‘Fall for the Book’ Festival Returns

Book festival connecting readers with national and local authors.

Northern Virginia’s own “Fall for the Book” will be marking its 20th year with a stellar lineup of gifted national and local authors. The annual book festival has grown over its two decades; last year attracting about 20,000 patrons to its free events.

Nationally recognized literary figures include Tayari Jones, Elizabeth Strout, Elizabeth Kostova, Angie Thomas, and Congressman John Lewis. The 2018 festival also includes the inaugural award to be given to an immigrant writer.

Some Northern Virginia authors to be showcased include Sue Fliess, a frequent presenter at Fairfax county libraries and elementary schools. Fliess called “Fall for the Book” an opportunity “to connect with readers and families on a personal level, … to promote reading, literacy and a love of the arts.” She will be sharing her new book, “Mary Had a Little Lab,” a fractured nursery rhyme based upon “Mary Had a Little Lamb.” But, there is a twist since the updated Mary is a budding inventor and scientist in “a story of friendship, ingenuity, following your passion and staying true to who you are,” said Fliess.

Joseph Esposito, adjunct associate professor at Northern Virginia Community College will be discussing his book, “Dinner in Camelot” about the Nobel Dinner hosted by President and Mrs. Kennedy at the White House in 1962. “It is a fascinating story—one which includes the leading American scientists, writers, and scholars of the day. The list of attendees is staggering,” said Esposito.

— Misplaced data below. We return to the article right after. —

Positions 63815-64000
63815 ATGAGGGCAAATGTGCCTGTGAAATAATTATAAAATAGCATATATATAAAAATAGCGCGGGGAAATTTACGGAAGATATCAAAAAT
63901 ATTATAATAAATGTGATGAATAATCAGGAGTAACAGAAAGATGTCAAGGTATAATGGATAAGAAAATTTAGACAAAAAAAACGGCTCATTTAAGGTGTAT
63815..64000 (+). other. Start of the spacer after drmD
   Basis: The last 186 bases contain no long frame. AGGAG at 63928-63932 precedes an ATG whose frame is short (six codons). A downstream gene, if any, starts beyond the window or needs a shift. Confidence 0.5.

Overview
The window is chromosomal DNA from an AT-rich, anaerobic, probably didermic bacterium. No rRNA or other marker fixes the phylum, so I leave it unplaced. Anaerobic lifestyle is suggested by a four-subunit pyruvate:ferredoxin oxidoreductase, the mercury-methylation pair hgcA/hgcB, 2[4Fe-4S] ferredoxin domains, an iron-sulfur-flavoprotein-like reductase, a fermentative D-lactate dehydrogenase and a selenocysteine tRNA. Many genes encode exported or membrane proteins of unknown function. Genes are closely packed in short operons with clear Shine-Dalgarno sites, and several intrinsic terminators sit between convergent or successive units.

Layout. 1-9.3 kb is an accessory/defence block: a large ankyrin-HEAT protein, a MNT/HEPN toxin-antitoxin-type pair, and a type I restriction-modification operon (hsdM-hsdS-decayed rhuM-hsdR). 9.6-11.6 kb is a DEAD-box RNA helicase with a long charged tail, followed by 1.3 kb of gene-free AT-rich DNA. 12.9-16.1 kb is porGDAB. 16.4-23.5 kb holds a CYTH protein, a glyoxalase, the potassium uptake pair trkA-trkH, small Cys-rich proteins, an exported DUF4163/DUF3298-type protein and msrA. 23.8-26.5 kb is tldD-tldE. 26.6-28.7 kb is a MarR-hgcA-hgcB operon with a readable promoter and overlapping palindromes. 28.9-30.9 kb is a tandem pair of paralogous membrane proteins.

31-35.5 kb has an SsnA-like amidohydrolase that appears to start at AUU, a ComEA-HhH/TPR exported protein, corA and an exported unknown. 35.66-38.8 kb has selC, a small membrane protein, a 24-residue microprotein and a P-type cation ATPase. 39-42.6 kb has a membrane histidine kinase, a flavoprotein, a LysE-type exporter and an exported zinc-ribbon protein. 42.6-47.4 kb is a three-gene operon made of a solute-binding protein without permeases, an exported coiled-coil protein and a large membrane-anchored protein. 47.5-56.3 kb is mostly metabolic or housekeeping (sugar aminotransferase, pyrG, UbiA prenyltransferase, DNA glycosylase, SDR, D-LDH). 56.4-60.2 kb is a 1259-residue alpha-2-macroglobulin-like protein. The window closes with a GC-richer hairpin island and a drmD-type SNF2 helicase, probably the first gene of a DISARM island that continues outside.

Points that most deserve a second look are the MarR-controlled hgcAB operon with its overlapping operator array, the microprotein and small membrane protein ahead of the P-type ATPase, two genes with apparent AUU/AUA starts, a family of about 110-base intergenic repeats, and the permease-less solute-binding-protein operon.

For Alexandria’s Marianne Kirby, Fall for the Book provides “the chance to make connections with readers and other authors. Writing can be a lonely business and community is what makes it sustainable for a lot of us. It's so important to make contact with readers because they're the ones I'm telling stories for. Kirby will be participating in a horror/speculative fiction reading with Northern Virginia author Alma Katsu. Kirby will also moderate two panels: "Finding Love in a Hopeless Place," talking about LGBT Young Adult fiction, and "Magic in the Ancient Lands," a discussion about fantasy novels.

For Ariel M. Goldenthal, assistant professor, George Mason University, the book festival provides the opportunity “for reading and writing to move to the forefront of our minds, which brings forth more creativity and passion in all of us.” She will be participating in the “Grace in Darkness: D.C.’s Women Writers” session. The session is “devoted to showcasing the powerful women writers in the D.C. area.” Together with American University’s Melissa Scholes Young, the session will provide “participants a chance to talk with writers in smaller groups about their work and processes, closing the gap between author and reader.”

“Fall for the Book” at George Mason University, 4400 University Drive, Fairfax, and locations around Northern Virginia. Events are Oct. 10-13, 2018. Events are free and do not require tickets. For details and full schedule, visit www.fallforthebook.org or call 703-993-3986.

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